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Self-Care for the New Year

The new year is an optimal time to reflect on the past 12 months and renew intentions for a refreshed outlook. Resolutions of unrealistic weight loss or extreme exercise regimens are popular choices with limited success rates and unhealthy outcomes.

If the pandemic taught us anything, it was the importance of self-care. The World Health Organization defines it as “The ability of individuals, families and communities to promote health, prevent disease, maintain health, and cope with illness and disability with or without the support of a health-care provider”.

Creating a self-care plan for the new year is an excellent way to take charge of your health and engage family members to do the same. Consider abandoning your old schedule and starting with a fresh, realistic approach that gives you the space and grace you need.

According to the Substance Abuse Mental Health Service Administration (SAMHSA), there are eight areas that you can take action in to improve or preserve your health.

  • Emotional well-being helps us control feelings and behaviors. Activities include recreation and leisure time. SAMHSA suggests involving each of your senses: listen to music, pet your dog, eat your favorite food, light a scented candle, enjoy a scenic view.
  • Intellectual well-being fosters mental growth and critical thinking. Examples include puzzles, reading, playing a musical instrument, learning a new skill or new language.
  • Environmental well-being connects the environment to your health. Breathing fresh air, walking in a safe place, connecting to nature, and planting a community garden are ways to reap its benefits.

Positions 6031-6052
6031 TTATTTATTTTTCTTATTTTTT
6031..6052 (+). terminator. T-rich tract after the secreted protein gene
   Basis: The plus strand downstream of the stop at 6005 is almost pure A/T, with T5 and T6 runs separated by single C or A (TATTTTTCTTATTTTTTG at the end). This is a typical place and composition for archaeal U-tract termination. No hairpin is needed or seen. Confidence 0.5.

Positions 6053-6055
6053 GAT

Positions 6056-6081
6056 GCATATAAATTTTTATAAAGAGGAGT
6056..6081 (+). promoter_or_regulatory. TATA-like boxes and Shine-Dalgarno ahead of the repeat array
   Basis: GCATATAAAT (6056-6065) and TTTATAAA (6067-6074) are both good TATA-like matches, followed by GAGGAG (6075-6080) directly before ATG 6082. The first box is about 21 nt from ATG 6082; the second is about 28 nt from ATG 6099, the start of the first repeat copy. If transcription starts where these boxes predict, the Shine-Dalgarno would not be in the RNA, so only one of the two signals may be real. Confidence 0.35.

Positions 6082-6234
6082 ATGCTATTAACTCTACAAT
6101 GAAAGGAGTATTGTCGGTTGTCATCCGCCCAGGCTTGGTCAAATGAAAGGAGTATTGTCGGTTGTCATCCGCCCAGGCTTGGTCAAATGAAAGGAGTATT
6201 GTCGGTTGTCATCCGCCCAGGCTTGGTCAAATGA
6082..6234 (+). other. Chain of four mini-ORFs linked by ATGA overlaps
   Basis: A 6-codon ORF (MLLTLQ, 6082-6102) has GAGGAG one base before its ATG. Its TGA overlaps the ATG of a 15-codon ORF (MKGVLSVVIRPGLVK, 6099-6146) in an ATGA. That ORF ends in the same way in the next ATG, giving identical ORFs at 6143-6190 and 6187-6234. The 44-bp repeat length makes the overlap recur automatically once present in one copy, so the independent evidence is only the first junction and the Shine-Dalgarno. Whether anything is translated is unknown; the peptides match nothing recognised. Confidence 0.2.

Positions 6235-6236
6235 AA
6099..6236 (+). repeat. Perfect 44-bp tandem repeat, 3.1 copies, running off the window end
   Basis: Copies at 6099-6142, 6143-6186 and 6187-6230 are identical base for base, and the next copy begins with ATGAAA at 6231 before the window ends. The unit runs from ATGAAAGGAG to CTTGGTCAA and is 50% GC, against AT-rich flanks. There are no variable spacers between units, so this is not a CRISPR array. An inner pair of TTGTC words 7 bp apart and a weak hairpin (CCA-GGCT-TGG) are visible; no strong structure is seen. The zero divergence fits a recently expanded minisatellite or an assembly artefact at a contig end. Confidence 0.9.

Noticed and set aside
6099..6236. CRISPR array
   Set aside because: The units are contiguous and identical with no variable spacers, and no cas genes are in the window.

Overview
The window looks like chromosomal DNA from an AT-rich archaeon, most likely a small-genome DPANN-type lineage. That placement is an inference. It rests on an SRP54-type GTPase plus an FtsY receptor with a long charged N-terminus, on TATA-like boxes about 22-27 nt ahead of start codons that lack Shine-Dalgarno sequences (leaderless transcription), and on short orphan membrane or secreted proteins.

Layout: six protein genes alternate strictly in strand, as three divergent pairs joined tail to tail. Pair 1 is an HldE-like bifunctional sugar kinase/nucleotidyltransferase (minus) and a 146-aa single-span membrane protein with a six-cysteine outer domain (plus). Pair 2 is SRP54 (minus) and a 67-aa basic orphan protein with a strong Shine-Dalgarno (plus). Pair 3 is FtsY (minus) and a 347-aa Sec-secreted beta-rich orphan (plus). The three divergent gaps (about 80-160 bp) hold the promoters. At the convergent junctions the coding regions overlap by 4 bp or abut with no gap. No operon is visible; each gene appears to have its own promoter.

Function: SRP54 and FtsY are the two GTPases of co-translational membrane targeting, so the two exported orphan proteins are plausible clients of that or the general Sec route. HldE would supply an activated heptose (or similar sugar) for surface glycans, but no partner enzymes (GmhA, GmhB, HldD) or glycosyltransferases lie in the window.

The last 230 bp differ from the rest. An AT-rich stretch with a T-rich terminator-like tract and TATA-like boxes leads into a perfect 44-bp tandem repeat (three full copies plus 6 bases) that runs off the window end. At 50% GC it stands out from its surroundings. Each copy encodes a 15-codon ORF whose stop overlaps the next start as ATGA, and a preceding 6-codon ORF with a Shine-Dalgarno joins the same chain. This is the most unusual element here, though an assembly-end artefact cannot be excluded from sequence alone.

• Physical well-being is affected by physical activity, nutrition, and sleep. The U.S. Department of Health and Human Services recommends 150 minutes of moderate activity or 75 minutes of intense activity each week for overall health and well-being. It can include yoga, bike riding, jumping rope, engaging in sports, running, walking, jogging, skiing, dancing, tennis, and gardening. Improving eating habits, decreasing use of alcohol and cigarettes are all examples of improving physical well-being.
  • Spiritual well-being is rooted in the meaning and purpose in your life. Examples include communing with nature, volunteering, self-reflection, meditation and prayer.
  • Financial well-being allows you a sense of comfort about your finances. Examples include starting a household budget, saving for vacation or a rainy day, and limiting unnecessary expenses.
  • Occupational well-being supports having meaningful, enjoyable work, then striving for work life balance. Look for work that gives you purpose. When that is not possible, balance with personal activities that fill that need.
  • Social well-being gives a sense of belonging to a group or community. Look for opportunities in your community to join an activity or group with a mission that you connect with. Make new acquaintances and explore options for those people you might want to spend more time with.

Keep it Simple: Start with awareness. Notice how you feel throughout the day and make a list of activities that you no longer wish to engage in. This may include eating lunch at your computer or talking on the phone while driving. In addition, create a list of activities that help you gain composure, nourish your soul, and bring you joy. Examples might be going for a walk, playing with your children or pet, listening to music, etc.

Begin slowly: Replace something that drains you with something that energizes you. One self-care activity a day can help you feel better and in control of yourself. Add self-care activities to your calendar and, if appropriate, invite others to participate with you (e.g., going for a walk with a friend).

Reflect: Self-care means different things for each of us. Over the course of a few weeks, take the time to notice or journal your observations.

Wellness visit: It’s a good idea to visit your health care provider. Create a benchmark for your health and vital statistics. Talk with your provider about your self-care plans.

Taking care of yourself means that you are able to take care of others. Self-care is not an act of selfishness but rather an act of self-love.

Adapted from the American College of Sports Medicine’s (ACSM) Health & Fitness Journal (Jan/Feb 2022)

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